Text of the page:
Investment in skills to build resilience is important as with ageing societies employers can no longer rely so heavily on a skills pipeline of younger workers leaving initial education. Older workers are more likely to experience skills obsolescence and therefore upgrading and reskilling of workers throughout their working lives is essential. Automation, artificial intelligence and demographic change are transforming the nature of work and production, radically altering the task content of jobs. At the occupation level the risk of automation depends crucially on the particular bundles of skills and abilities that a job consists of. Most jobs are made up of skills and abilities that are easily automatable and those that are not. On average across OECD countries, occupations at highest risk of automation account for about 28% of employment. Very few occupations  re at risk of disappearing altogether, but many will alter significantly in the coming decade and a skill strategy that targets older workers is required to support them to remain in employment.  Workers need to continuously upgrade, reskill or expand their skills over their entire working lives to enable continued employment

There are persistent inequalities in the provision and take-up of training by age. PIAAC data show that on average across OECD countries only 24% of adults aged 55-65 participate in job-related training, compared to 41% of adults aged 45-54. This can leave older workers without the right skills to flourish over longer working lives. Older workers can also face several barriers to training, including cost and age discrimination that prevents them from accessing training.

High performance work practices play a key role in ensuring that firms are effectively using their employees’ skills. This includes effective career development and performance management which can support skill use and grow the skills and experience of existing employees.

Promoting all-age lifelong learning is essential to retaining talent.  Key policies to support skills development for a multigenerational workforce are:

  • Governments and social partners can promote high performance work practices through supporting research, raising awareness and disseminating good practice, and funding workplace interventions.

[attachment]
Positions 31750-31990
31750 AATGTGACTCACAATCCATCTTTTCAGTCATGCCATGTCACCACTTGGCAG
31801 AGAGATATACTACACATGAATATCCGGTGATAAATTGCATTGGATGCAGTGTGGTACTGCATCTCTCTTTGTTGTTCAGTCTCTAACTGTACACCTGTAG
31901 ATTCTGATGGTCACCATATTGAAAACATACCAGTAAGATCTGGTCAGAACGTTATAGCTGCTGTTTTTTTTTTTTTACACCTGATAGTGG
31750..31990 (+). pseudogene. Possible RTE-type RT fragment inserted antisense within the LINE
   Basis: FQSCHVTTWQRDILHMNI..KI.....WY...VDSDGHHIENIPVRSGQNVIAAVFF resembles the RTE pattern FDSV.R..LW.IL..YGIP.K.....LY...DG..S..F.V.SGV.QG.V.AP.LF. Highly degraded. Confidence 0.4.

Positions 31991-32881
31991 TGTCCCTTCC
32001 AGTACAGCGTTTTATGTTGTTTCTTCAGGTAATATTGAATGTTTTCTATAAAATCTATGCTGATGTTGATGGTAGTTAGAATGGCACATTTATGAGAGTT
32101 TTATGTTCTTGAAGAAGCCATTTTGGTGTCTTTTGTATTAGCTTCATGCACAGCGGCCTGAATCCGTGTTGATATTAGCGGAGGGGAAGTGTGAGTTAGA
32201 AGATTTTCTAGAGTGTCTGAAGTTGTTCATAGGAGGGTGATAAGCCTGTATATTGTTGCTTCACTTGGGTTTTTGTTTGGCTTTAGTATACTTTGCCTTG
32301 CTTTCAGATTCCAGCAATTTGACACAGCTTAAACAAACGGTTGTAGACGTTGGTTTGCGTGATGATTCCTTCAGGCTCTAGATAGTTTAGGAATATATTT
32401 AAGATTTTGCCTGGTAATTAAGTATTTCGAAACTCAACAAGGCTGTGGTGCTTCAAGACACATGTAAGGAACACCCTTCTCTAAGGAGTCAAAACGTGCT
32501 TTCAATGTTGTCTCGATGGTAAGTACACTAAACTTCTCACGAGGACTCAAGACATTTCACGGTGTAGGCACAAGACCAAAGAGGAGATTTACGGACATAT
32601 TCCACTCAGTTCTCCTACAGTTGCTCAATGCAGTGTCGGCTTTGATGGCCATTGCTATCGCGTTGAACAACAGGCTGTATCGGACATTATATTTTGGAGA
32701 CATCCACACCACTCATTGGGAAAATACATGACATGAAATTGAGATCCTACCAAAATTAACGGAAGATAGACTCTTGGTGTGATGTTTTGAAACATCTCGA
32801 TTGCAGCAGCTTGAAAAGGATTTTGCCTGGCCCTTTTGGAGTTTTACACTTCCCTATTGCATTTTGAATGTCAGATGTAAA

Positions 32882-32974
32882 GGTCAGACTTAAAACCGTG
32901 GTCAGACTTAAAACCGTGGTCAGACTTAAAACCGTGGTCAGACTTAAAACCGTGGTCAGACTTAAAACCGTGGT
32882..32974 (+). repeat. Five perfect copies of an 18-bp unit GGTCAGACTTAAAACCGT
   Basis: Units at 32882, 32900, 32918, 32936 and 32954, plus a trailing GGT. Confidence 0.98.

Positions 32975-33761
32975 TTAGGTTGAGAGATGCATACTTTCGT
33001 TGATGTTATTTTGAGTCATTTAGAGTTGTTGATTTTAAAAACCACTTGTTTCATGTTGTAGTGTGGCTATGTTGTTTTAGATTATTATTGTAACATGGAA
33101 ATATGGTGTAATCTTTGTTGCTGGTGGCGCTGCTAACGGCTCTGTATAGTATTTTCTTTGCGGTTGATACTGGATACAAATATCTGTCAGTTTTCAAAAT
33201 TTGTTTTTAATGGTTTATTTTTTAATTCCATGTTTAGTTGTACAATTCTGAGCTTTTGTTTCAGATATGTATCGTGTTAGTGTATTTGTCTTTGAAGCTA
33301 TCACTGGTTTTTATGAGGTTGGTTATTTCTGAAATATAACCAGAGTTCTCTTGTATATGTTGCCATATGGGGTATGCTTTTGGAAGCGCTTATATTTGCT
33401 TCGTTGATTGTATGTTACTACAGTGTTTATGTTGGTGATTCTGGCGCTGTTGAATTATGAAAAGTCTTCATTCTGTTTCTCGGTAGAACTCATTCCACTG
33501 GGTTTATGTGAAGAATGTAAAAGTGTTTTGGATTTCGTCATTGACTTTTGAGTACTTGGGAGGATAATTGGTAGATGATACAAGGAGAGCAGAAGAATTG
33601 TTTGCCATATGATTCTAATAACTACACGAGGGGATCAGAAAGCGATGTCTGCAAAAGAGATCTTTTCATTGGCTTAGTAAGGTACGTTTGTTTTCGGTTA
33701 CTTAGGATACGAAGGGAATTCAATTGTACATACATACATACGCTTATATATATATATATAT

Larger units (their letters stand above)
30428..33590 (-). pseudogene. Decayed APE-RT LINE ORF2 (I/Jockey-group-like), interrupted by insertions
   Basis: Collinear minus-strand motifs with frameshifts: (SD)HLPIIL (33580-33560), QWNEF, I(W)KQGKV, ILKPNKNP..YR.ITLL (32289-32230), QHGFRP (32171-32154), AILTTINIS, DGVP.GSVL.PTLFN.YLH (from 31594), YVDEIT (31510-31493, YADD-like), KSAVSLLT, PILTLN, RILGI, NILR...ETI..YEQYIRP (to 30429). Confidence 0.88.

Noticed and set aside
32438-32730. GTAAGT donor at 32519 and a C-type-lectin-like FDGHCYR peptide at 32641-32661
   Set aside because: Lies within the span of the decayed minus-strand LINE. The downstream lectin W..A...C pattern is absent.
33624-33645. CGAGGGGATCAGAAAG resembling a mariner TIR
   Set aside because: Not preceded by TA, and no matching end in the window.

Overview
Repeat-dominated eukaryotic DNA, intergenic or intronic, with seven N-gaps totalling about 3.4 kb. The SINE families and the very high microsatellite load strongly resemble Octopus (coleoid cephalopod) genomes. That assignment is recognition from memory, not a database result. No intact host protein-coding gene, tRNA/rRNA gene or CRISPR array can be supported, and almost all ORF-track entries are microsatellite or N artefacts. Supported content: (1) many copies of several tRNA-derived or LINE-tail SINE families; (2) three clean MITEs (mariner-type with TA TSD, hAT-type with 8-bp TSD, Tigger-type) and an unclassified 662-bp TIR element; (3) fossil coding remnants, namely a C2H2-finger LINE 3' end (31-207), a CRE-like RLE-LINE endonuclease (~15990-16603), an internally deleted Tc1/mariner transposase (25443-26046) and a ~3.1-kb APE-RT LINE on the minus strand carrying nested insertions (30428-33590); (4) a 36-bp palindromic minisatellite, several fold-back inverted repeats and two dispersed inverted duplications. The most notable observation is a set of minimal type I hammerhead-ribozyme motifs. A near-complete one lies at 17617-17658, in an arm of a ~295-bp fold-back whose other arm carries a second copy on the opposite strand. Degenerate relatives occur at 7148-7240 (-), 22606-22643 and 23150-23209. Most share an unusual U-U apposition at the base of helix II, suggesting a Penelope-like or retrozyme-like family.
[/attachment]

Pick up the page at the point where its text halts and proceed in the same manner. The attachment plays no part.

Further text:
• Equipping all workers with basic digital skills should be a key priority as it can boost their confidence and increase their willingness to participate in further training.
  • Good practice by employers and employees includes regularly reviewing skills and work tasks to identify future training or development. Tools such as mid-life career reviews, personal development plans and career conversations can help employees make informed decisions about their training and development.
  • Make training attractive to workers of all ages without being discriminatory. Training may need to be adapted to the needs of older workers who are more likely to appreciate in-house one-on-one training, or training with the same age cohort.
  • The formal qualifications of older workers are often out of date and participating in training can take considerable time. Recognising the skills and knowledge that older workers have gained on-the-job can reduce the time needed to participate in further training.
  • SMEs often experience severe labour shortages and lack the resources and information to provide training opportunities. Governments can target financial incentives such as subsidies at SMEs or support firms that supply training programmes in SMEs. Learning and training networks can also be used to pool resources to reduce costs and share knowledge about effective training.